Climate Dynamics

, Volume 47, Issue 7–8, pp 2573–2585 | Cite as

A sea surface salinity dipole mode in the tropical Indian Ocean

Article

Abstract

Based on the 10 years sea surface salinity (SSS) data from Argo, we identified a salinity dipole mode in the tropical Indian Ocean, termed S-IOD: a pattern of interannual SSS variability with anomalously low-salinity in the central equatorial and high-salinity in the southeastern tropical Indian Ocean. The S-IOD matures in November–December, lagging the Indian Ocean dipole (IOD) mode derived from sea surface temperature (SST) by 2 months. For the period of observations, the S-IOD persists longer than the IOD, until the following September–October. Oscillations of the two S-IOD poles are governed by different processes. Ocean advection associated with equatorial current variability dominates the SSS anomalies of the northern pole, while surface freshwater flux variability plays a key role in the SSS anomalies of the southern pole, where anomalous precipitation is sustained by preformed sea surface temperature anomalies. The S-IOD concurs with the strong IOD, reflecting an ocean–atmosphere coupling through the SST-precipitation-SSS feedback.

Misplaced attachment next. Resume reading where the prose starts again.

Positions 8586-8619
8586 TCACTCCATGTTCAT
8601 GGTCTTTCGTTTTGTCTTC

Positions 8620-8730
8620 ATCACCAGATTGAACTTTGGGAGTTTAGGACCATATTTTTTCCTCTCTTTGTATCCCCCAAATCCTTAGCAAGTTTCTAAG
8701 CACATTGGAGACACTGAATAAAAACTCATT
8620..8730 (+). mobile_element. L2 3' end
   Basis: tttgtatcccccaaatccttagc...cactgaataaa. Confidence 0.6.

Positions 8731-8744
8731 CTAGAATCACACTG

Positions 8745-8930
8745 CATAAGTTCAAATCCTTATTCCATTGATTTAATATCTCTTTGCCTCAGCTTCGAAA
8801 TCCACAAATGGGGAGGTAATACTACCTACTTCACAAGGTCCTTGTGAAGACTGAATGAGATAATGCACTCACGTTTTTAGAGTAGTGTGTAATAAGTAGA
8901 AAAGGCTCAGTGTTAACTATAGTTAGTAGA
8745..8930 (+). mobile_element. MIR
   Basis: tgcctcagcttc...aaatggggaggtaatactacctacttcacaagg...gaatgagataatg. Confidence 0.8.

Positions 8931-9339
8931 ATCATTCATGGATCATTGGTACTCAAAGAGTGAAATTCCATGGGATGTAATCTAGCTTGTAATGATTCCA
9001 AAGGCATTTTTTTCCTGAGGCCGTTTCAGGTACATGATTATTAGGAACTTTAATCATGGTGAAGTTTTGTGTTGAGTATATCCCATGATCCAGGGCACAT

Keywords

S-IOD SST-precipitation-SSS feedback Tropical Indian Ocean Argo 

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Copyright information

© Springer-Verlag Berlin Heidelberg 2016

Authors and Affiliations

  1. 1.State Key Laboratory of Tropical Oceanography, South China Sea Institute of OceanologyChinese Academy of SciencesGuangzhouChina
  2. 2.International Pacific Research Center, SOEST, University of Hawaii at ManoaHonoluluUSA
  3. 3.Joint Institute for Regional Earth System Science and EngineeringUniversity of CaliforniaLos AngelesUSA

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